|Number of plants found: 6|
Calophyllum eputamen is a large evergreen tree from Tropical Evergreen Mountain Forest. These forests are to be found at altitudes ranging from 600 m to 700 m on the high plateaux with an annual rainfall of about 3750 mm. The soil tend to be poor in nutrients and rocky.
Calophyllum eputamen firm, dark green oval shiny leaves and produces small white flowers.
Calophyllum eputamen is similar to Calophyllum inophyllum.
Calophyllum inophyllum is a large evergreen tree, it has firm, dark green oval shiny leaves and produces small white flowers with a yellow center, that have a sweet aroma, reminiscent of lime. The fruit is apricot sized, yellow, and apple-flavored covering a large, thick-shelled nut with a pale yellow kernel. This nut, when freshly harvested, seems to have no oil. Once dried for about a month, it turns dark, chocolate-brown and develops a sticky rich oil.
The tree can grow inland, but favors the coastal areas. In fact, Polynesian natives prefer coastal Tamanu for therapeutic uses.
The oil is analgesic and is used for sciatica, shingles, neuritis, leprous neuritis and rheumatism. The pulverized seeds have been used to cure ulcers and bad wounds. Bark also has medicinal uses as an infusion or in other herbal remedies.
It tolerates varied kinds of soil, coastal sand, clay or even degraded soil.
Mammea americana (Mammee Apple) is a tropical tree that is native to the Caribbean, Central America and Northern South America. It is a large tree, growing to more than 20 feet tall, with dark-green, leathery, 10-inch waxy leaves and inconspicuous 1-1/2-inch white and yellow flowers. Trees may have all male flowers, but the Redland variety has a perfect flower that are both male and female.
When fully mature, the Mammee Apple tree produces round to oval, scurfy brown fruits with sweet to slightly sub-acid, crispy flesh. The exterior of the fruit is similar in texture to the Mamey or Sapodilla. It is usually eaten fresh, although it can also be used in drinks, compotes and jams. The tree needs full sun exposure and regular watering. It is usually planted in USDA zones 9-11, and grafted trees may bear fruit in as little as 3-4 years.
In regions with cold winters, the Mammee Apple tree can be grown in containers and brought indoors when the temperature drops. It is important to protect Mammee Apple trees from extended periods of cold temperatures. The trees are relatively easy to care for and can grow in a variety of soil types and depths.
The fruit of a Mammee Apple tree is incredibly nutritious and offers various health benefits. It is rich in fiber, Vitamin C and antioxidants. It also provides small amounts of Vitamin A and B, as well as several other trace minerals and phytochemicals. Depending on the size and health of the tree, it can produce up to 50 fruits per season.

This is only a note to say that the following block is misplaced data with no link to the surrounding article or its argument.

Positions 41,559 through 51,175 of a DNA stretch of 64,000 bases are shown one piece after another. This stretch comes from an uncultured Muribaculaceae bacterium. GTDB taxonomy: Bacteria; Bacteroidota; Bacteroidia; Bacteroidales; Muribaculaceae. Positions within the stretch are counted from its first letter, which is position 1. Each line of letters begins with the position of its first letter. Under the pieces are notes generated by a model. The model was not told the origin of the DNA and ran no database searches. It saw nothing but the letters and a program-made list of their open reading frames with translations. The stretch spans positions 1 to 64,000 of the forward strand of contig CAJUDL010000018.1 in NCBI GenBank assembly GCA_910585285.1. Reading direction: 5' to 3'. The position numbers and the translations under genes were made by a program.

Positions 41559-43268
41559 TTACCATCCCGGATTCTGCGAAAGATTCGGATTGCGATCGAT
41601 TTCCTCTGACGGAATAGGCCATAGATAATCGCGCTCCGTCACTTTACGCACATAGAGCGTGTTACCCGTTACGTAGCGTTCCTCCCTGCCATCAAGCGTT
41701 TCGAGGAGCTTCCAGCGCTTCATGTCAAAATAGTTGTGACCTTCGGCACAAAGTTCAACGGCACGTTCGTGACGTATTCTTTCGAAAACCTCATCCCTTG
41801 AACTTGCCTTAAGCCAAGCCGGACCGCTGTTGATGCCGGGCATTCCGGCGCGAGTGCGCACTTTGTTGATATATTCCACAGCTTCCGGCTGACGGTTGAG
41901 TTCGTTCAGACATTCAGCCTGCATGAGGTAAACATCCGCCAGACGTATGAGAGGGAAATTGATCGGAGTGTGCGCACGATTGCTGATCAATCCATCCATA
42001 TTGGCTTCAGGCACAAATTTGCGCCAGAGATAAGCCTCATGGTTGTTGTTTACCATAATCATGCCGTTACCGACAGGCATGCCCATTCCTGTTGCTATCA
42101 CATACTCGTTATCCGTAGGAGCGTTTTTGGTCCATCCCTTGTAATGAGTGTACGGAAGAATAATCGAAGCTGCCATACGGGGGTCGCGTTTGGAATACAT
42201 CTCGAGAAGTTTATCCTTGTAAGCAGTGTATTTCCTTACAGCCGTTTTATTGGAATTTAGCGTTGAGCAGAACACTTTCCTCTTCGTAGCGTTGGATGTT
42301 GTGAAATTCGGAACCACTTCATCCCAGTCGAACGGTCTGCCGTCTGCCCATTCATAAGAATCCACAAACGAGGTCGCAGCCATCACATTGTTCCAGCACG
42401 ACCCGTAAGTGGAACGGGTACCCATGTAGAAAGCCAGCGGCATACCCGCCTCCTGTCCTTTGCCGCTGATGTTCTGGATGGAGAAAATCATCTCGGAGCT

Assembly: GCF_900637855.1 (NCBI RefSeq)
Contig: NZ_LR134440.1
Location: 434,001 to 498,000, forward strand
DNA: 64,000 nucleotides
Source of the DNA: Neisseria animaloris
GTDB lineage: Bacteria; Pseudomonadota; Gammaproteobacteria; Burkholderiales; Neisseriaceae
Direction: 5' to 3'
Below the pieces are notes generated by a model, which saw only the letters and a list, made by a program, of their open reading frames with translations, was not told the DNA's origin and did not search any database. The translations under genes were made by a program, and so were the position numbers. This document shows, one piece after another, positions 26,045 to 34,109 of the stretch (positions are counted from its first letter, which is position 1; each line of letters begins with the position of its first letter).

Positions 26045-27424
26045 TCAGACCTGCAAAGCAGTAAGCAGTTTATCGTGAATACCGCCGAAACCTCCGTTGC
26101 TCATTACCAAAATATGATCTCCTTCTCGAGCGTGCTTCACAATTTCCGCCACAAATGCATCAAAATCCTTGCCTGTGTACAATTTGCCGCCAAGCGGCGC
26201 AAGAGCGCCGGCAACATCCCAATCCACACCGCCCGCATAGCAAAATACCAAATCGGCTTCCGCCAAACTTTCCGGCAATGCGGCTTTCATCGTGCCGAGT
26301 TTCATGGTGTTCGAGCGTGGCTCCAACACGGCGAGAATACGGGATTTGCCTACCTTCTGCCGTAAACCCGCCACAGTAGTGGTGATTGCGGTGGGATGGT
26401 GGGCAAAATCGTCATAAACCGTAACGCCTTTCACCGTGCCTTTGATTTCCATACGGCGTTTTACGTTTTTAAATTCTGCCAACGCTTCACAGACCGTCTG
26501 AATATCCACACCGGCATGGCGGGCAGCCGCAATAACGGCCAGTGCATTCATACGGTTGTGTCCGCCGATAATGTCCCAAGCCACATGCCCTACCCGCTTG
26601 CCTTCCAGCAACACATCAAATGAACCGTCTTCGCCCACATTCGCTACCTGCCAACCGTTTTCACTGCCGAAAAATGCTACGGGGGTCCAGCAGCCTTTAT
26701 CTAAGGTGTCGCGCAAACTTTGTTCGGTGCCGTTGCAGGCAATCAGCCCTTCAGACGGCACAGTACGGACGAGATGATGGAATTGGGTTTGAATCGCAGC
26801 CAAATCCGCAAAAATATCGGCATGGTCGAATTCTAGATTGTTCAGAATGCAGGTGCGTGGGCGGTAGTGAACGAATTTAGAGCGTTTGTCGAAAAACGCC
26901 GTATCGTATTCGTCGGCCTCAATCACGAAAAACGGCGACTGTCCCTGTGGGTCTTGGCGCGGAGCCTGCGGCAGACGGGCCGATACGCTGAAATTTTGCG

Stunning ornamental tree with bright red young leaves which gives the tree unforgettable appearance. White flowers with yellow centers similar to Fried Egg Tree flowers (Onchoba spinosa). In tropics, it grows into a large evergreen tree, often buttressed at the base; with trunk up to 3 feet in diameter. The wood of Mesua ferrea is very heavy, it is used for railroad ties and building needs. Its resin is slightly poisonous, but many parts have medicinal properties. Parts Used: Flower buds, flowers, fruit, seed, root, bark, oil. Dried flower: astringent stomachic, carminative, cardiotonic, blood tonic. Leaf: external use for wound healing. Propagation: Seeds or cuttings.
Native to Malesia (SE Asia), Mesua grandis (Penaga Bayan) is a large evergreen shrub or small tree reaching 5-10 ft tall and wide, with larger specimens occasionally reaching to 20 ft. A stunning ornamental, it has glossy dark green foliage, with the leaves slightly serrated, occasionally turning reddish on the underside. When in bloom, it produces fragrant flowers between 1.5 to 2 inches across. The flowers vary in color from pink, to off-white and white. These attractive blooms appear from spring to early summer and are a real treat for the senses.
In regions with warm summers, Mesua grandis is suitable for growing in sheltered gardens and parks, but it is also well adapted for growing in large containers. When growing plants in pots, good drainage holes should be provided and the plant must be kept in full sun or semi-shade. Regular watering is essential during the growing season, especially in hot months.
Mesua grandis is hardy only to USDA Zones 9-11, where it can be grown in garden beds. It can also be grown in containers in colder climates, so long as the plant is protected from cold temperatures during winter months.
In cold regions, the plant will have to be protected during the winter. It must be grown in a large pot to ensure it can be moved indoors to a protected area when temperatures drop. During the dormant season, watering should be reduced and the pot should be left in a cool area, such as an unheated room or garage. As soon as the threat of frost has passed, Mesua grandis can be moved outside and should be given regular water and occasional light fertilizer applications.